Donald Barthelme was born in Philadelphia in 1931 to parents Donald Barthelme Sr. and Helen (Bechtold) Barthelme. In 1932, the family moved to Houston, where Donald Barthelme Sr. developed an architectural practice and taught at the University of Houston and Rice University. Barthelme had four younger siblings: Joan (born 1932), Peter (born 1938), Frederick (born 1943), and Steven (born 1947).
Barthelme enrolled at the University of Houston in 1949, where he took courses in journalism, literature, creative writing, and philosophy. He became a reporter, critic, and editor for the school's newspaper, The Cougar.
In July 1951, he left the University of Houston for a job at the Houston Post, where he reviewed movies, plays, and concerts. From July 1953 to December 1954 he served in Korea, writing for the 2nd Infantry Division's official publication. Following his return to Houston, Barthelme took a public relations job at the University of Houston. There he founded and became editor of the interdisciplinary journal Forum. In 1961, Barthelme became acting director of the Contemporary Arts Museum. The following year he moved to New York City to edit a new journal of art and literature called Location.
In 1961, Barthelme's short story "The Darling Duckling at School" (later renamed "Me and Mrs. Mandible") appeared in the journal Contact. Inspired by Samuel Beckett, Barthelme rejected the constraints of traditional plot, setting, and character development in favor of verbal collages full of absurdity and wit. In 1963, Barthelme published the story "L'lapse" in the New Yorker, quickly becoming a regular contributor.
In 1964 Barthelme released his first collection of stories, Come Back, Dr. Caligari. From that point on, he stayed at the forefront of American literature for three decades. Barthelme published nine more story collections, and 129 stories and "casuals" in the New Yorker. Always innovative, he created "collage stories" that combined images and text, and "dialogue stories" in which two disembodied voices alternate in conversation. He also published three novels - Snow White, The Dead Father, and Paradise. In 1972 he released a children's book, The Slightly Irregular Fire Engine, winning the National Book Award for Children's Literature.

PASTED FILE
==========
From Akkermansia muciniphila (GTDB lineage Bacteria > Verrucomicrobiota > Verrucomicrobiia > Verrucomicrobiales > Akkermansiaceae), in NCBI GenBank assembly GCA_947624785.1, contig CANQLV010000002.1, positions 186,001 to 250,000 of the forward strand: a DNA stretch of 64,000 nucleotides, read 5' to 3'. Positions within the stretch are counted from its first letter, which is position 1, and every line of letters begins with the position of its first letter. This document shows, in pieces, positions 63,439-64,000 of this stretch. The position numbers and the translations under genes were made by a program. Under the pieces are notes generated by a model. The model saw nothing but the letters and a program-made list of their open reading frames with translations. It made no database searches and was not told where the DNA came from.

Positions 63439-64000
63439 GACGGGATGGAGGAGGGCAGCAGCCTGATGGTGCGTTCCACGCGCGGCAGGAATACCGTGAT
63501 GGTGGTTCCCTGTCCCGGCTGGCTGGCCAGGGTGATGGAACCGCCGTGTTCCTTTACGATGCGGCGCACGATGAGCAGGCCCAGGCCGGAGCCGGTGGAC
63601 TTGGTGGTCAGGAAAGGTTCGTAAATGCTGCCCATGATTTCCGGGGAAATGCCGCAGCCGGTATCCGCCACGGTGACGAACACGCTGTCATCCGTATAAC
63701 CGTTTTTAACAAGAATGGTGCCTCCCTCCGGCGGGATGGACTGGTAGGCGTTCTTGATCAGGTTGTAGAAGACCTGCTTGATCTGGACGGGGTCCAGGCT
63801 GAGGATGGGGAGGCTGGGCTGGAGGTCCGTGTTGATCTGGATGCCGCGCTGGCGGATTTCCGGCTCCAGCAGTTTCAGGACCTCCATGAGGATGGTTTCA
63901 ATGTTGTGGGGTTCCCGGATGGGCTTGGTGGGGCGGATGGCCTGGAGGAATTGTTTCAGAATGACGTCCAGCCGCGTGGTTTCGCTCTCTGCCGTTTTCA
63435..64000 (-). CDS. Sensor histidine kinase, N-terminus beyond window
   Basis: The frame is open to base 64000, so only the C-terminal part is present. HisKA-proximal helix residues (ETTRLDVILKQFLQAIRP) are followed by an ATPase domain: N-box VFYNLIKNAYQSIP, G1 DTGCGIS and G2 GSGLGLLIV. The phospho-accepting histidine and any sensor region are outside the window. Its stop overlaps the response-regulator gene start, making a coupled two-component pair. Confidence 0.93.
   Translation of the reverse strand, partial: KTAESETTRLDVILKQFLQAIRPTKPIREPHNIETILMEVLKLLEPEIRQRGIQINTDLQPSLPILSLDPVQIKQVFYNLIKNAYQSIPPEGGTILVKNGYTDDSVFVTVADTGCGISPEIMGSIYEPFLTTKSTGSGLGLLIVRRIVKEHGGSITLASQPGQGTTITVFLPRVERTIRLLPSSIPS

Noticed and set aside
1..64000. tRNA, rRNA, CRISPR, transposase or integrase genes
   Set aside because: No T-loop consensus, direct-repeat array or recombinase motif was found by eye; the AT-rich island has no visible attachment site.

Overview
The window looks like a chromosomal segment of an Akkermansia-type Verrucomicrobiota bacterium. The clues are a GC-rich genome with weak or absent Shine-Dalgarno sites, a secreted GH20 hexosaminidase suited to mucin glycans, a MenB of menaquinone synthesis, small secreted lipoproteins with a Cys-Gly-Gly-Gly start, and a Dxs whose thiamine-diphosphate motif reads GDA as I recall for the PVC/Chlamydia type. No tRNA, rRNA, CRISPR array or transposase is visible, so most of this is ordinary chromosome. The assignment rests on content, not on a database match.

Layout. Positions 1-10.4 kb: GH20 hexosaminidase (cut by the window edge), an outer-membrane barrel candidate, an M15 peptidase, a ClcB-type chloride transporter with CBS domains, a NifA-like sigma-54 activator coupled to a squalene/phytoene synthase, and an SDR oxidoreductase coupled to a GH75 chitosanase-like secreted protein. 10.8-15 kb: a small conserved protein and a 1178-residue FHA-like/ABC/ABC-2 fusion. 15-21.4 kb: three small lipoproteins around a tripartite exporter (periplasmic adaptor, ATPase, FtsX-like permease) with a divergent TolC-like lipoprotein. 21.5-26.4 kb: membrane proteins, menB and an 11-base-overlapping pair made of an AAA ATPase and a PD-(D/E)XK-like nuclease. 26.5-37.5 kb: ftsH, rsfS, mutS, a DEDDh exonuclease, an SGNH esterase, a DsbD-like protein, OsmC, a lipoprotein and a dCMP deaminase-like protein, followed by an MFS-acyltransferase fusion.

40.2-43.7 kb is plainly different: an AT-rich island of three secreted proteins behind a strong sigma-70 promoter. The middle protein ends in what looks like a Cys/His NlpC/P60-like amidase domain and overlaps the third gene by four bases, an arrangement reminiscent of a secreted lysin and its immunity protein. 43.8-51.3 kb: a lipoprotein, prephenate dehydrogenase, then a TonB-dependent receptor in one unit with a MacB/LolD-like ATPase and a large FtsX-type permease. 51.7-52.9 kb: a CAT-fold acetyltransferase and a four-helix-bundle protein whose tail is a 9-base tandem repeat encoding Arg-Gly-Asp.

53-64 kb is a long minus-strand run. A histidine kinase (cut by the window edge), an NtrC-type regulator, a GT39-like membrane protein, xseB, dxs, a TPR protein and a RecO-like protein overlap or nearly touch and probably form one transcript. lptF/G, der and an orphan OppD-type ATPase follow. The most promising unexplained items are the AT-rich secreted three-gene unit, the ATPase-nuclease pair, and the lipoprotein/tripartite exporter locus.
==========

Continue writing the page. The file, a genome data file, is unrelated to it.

Barthelme remains best known for Sixty Stories, a 1981 anthology of his finest work from the sixties and seventies. Sixty Stories was nominated for the National Book Critics Circle Award, the PEN/Faulkner Award for Fiction, and the Los Angeles Times Book Prize in 1982.
Donald Barthelme taught creative writing at City College in New York from 1974-75. In 1979, he was invited to teach in the Creative Writing Program at the University of Houston. Initially he taught in Houston one semester a year, while continuing to live in New York City. In 1983, Barthelme moved to Houston to become a full-time professor. A beloved teacher, he eventually became director of the Creative Writing Progam, a position he held until his death.